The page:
Writing a thank-you note to employers is common practice after an interview or after you are chosen for the job. It's also important to say "thanks" after you've been rejected, too. What you may not realize is that these letters are way more than a formality.
If you are gracious enough in defeat, these thank-you letters can be a great opportunity to build bridges rather than burn them. If the employer senses any hostility in your note, it's unlikely you will ever be considered for a position at the nonprofit again. If you are sincerely gracious for the opportunity, however, you will find new doors will open for you.
The first thing you need to do when crafting your follow up is to make sure you are addressing your interviewer, and not the organization as a whole. It's a common mistake for job seekers to send a message to the nonprofit's general inbox rather than to the specific person who interviewed them. This is a much more personal approach and it will be greatly appreciated by the interviewer. That's why it's imperative you get the interviewer's business card when you first meet.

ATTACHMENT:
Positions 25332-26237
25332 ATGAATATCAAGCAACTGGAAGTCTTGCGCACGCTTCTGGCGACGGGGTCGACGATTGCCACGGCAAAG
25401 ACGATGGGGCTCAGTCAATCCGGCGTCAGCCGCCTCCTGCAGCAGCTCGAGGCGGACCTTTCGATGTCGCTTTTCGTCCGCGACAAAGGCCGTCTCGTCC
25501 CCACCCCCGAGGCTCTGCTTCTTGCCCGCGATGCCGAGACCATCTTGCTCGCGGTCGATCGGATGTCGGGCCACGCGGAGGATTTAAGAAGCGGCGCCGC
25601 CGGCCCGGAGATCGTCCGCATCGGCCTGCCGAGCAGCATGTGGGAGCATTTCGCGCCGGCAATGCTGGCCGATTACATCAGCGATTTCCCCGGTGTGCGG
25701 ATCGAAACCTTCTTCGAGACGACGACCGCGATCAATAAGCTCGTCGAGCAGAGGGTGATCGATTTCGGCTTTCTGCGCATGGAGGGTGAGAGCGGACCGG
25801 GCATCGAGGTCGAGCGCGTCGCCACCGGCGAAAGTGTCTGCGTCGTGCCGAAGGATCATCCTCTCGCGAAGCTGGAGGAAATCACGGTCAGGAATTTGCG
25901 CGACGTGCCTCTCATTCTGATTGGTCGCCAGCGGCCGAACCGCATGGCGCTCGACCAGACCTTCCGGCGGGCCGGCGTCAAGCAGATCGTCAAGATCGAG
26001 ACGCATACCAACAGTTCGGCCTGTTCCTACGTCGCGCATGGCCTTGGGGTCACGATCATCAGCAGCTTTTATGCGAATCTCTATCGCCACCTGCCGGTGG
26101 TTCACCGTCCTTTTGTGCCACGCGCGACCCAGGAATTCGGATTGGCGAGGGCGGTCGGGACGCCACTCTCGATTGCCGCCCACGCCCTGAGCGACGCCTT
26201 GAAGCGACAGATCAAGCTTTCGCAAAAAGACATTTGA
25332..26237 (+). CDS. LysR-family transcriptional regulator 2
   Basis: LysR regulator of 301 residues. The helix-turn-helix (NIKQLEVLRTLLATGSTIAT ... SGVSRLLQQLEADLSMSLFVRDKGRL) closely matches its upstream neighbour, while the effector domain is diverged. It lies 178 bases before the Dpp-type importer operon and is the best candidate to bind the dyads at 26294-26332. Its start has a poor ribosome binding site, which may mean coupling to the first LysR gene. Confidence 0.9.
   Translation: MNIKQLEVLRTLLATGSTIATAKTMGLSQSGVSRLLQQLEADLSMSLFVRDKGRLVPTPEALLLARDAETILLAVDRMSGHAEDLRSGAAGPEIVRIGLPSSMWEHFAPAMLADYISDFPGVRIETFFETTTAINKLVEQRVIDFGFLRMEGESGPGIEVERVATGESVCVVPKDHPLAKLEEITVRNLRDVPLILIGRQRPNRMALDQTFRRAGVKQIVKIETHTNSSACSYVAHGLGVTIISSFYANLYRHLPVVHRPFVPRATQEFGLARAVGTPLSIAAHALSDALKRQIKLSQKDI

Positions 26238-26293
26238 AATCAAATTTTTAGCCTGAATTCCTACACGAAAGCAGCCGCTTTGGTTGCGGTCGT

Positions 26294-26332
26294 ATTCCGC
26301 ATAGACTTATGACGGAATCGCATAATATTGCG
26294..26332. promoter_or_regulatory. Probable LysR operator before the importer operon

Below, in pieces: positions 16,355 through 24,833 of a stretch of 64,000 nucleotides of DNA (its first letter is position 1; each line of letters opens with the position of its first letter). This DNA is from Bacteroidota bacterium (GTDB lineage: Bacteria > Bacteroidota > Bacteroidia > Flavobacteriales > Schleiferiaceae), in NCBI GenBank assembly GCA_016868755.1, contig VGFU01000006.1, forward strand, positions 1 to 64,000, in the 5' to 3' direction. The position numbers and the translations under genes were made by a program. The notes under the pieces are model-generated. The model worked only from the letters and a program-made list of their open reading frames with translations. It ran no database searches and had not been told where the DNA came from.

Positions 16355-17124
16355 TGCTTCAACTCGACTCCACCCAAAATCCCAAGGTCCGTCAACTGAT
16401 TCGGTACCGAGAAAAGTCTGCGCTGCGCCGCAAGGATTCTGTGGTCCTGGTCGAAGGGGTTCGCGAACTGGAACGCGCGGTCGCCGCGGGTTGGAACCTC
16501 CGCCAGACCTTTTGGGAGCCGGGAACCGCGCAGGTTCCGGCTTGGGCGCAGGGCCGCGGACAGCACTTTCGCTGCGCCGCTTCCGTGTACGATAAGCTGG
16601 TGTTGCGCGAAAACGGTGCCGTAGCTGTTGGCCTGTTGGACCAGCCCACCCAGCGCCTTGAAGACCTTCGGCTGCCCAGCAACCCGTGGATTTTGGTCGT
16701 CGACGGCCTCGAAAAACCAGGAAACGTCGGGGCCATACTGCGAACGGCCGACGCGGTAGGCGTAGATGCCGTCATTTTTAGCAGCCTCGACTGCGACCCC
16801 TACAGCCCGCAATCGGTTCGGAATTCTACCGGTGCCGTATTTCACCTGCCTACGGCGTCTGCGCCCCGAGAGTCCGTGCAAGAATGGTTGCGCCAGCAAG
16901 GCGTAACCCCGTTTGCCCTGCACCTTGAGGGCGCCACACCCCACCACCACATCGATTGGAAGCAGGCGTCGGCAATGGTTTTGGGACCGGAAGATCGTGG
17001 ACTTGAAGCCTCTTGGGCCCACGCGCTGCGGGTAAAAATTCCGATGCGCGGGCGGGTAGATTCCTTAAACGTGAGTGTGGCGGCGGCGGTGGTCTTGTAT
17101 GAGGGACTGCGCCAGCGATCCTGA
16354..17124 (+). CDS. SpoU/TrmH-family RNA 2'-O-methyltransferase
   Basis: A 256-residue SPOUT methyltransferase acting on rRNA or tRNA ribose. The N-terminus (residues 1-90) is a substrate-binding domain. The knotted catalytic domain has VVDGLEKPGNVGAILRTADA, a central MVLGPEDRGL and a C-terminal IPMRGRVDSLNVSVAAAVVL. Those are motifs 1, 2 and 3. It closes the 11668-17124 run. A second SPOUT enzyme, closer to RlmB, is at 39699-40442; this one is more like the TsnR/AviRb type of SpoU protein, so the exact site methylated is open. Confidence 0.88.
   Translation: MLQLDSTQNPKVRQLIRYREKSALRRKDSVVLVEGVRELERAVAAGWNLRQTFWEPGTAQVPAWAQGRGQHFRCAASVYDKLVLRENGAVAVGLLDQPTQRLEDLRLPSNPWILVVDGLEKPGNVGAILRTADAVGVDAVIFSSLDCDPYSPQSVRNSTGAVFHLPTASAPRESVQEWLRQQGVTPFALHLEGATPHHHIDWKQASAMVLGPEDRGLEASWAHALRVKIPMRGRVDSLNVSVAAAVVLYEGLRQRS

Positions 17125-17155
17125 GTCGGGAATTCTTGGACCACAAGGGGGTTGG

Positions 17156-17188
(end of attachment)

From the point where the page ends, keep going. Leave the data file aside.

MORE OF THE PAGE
It's doesn't exactly feel great when you are turned down for a job, so make sure you get rid of any feelings of bitterness when you write your letter. Don't point any fingers or express disbelief that you could have been rejected. Instead, ask for advice how you could be a better fit for the position in the future. You're not necessarily going to get an answer, but that simple request for feedback shows that you are able to take constructive criticism without being offended.
Crafting an impressive thank-you letter is not going to automatically thrust you to the top of an employer's recruiting list, but it will definitely improve your stock when they hire again.